Mature poison ivy leaves are smooth, shiny, or dull, and turn bright red and yellow in the fall. The edges of the leaves can be lobed or smooth. Poison ivy grows like vines or low shrubs in most climates. Each leaf of a poison ivy plant has three smaller leaflets.
Touching any part of the poison ivy plant can cause redness and swelling of the skin, blisters and severe itching, sometimes hours after exposure. Poison ivy is the only one that always has three leaves, one on each side and one in the center. They are shiny with smooth or slightly jagged edges. Poison oak looks similar, but the leaves are larger and more rounded like an oak leaf.
They have a hairy, textured surface. There can be groups of three, five or seven leaves. Poison sumac leaves grow in clusters of seven to 13 leaves, with only one at the end. If you have black spots or streaks, there tends to be little or no redness and swelling.
The medical term for this condition is black-spotted poison ivy dermatitis. A rash from one of these poisonous plants usually manifests as itchy red bumps on the skin. Poison ivy loses its leaves in winter and grows new ones in spring. Young poison ivy leaves often start dark and bright red, and then gradually turn green and less shiny over time.
Poison ivy (A) usually has three wide teardrop-shaped leaves. Can grow as a climbing or low-spreading vine that extends through grass. Found everywhere in the United States except Alaska and Hawaii. It often grows along rivers, lakes and ocean beaches.
Poison oak (B) has leaves that look like oak leaves and grow like vines or shrubs. The plant can have three or more leaflets per group. It is more common in the western United States. In Oklahoma, poison ivy is distributed throughout most of the state, but it is less abundant in the Southwest and West Coast areas of the state.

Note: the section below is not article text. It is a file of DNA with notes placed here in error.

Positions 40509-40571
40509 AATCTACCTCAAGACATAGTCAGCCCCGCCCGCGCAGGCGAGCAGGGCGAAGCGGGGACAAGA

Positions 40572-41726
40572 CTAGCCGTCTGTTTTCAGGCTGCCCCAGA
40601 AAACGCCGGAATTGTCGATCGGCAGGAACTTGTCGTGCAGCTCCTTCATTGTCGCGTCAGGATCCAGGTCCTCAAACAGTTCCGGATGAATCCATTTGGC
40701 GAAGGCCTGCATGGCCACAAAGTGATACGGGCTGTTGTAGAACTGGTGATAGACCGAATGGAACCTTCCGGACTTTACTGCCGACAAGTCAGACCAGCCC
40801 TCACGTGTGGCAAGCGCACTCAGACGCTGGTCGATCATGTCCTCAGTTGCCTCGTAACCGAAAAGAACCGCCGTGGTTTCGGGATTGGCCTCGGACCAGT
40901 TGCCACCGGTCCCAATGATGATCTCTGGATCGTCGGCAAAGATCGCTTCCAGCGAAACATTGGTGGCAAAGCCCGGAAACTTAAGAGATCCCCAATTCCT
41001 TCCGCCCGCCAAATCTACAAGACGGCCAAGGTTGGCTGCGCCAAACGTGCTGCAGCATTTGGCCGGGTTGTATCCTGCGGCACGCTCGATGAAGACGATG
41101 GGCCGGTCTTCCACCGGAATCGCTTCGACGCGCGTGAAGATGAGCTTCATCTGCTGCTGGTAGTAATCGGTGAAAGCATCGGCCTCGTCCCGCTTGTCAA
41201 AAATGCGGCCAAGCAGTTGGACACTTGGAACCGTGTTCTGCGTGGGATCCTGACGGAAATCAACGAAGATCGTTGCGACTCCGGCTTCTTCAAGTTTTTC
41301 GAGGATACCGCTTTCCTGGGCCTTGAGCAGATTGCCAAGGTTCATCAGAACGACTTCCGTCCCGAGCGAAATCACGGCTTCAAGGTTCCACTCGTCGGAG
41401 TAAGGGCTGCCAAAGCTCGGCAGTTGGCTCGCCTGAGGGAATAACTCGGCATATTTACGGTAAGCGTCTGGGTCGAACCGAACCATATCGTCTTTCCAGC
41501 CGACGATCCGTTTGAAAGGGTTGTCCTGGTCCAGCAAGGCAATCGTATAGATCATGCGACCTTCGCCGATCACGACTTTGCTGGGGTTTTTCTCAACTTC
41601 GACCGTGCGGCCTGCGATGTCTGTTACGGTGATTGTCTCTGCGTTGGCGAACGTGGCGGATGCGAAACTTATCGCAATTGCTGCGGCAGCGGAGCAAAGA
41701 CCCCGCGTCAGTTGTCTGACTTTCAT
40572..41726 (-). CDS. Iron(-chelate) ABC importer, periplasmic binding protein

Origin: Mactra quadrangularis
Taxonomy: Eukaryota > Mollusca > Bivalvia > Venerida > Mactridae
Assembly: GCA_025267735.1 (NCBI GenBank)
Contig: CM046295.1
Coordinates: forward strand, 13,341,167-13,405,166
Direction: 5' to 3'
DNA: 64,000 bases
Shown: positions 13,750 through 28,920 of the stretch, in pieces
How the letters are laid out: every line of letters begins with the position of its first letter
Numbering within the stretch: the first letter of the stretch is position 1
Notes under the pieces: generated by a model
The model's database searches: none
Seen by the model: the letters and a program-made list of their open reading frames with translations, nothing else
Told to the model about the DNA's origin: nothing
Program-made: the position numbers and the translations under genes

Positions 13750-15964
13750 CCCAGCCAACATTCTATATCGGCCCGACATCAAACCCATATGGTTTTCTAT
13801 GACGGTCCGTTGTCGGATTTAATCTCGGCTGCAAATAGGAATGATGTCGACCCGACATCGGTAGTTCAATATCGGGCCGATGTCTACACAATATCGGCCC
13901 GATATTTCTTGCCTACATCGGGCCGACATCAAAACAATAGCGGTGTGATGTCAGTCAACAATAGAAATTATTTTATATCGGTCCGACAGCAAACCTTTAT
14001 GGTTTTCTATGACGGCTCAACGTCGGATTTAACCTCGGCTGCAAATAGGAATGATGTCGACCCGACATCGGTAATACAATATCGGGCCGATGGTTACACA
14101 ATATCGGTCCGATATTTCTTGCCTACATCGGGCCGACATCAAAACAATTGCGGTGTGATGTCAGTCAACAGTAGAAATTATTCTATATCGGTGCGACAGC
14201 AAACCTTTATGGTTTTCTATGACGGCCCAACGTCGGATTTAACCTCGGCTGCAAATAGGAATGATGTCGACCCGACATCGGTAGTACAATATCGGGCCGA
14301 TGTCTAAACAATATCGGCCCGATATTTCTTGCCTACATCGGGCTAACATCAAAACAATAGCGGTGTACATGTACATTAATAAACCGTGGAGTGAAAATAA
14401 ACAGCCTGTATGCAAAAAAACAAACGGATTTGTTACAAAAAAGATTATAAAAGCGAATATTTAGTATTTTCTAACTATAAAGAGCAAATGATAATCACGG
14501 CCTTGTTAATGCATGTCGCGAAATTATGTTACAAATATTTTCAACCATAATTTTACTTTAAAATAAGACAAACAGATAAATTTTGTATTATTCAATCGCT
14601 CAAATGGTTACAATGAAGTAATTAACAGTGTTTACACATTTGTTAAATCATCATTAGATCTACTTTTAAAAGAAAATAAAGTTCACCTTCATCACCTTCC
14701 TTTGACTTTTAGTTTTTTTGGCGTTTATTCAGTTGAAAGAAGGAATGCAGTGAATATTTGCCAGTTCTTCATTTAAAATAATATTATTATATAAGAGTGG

The flowers of poison ivy and oak are greenish-yellow in color and appear in panicles of the axils of the leaves on the stem. In addition, Virginia creeper, like poison ivy, is red when it first emerges, but then turns green as it matures. Before hugging a tree or even leaning against one, make sure there are no poison ivy vines growing on it. Poison ivy vines can be up to six inches thick and can have thinner branches that protrude horizontally.
Whether you need to clean up a backyard or a larger area, eradicating poison ivy requires a careful approach. Poison ivy (Toxicodendron radicans) is found in all 48 lower states and grows in a variety of conditions, although it is most abundant along forest edges and in open forests with moderate sunlight. A young poison ivy plant is almost always reddish in color, while a young maple usually has a light yellow to green color. The safest way to eliminate poison ivy is to bury or stack it in a place where no one comes into contact with it for at least a year.
This contrasts with poison ivy leaves, which are opposite the terminal leaflet on a longer stem, an important distinguishing feature in differentiating these two. The leaves of the simulated strawberry are much more yellow than poison ivy and connect to the stem at a central point. Poison ivy prefers partial sunlight, so it often grows where the soil has been disturbed, such as along the edges of paths, fields, or gardens. According to the American Skin Association, up to 50 million Americans have a reaction to poison ivy each year.
The fruits of poison ivy and oak are grayish white to creamy white and have ridges that make it look like a tiny pumpkin. .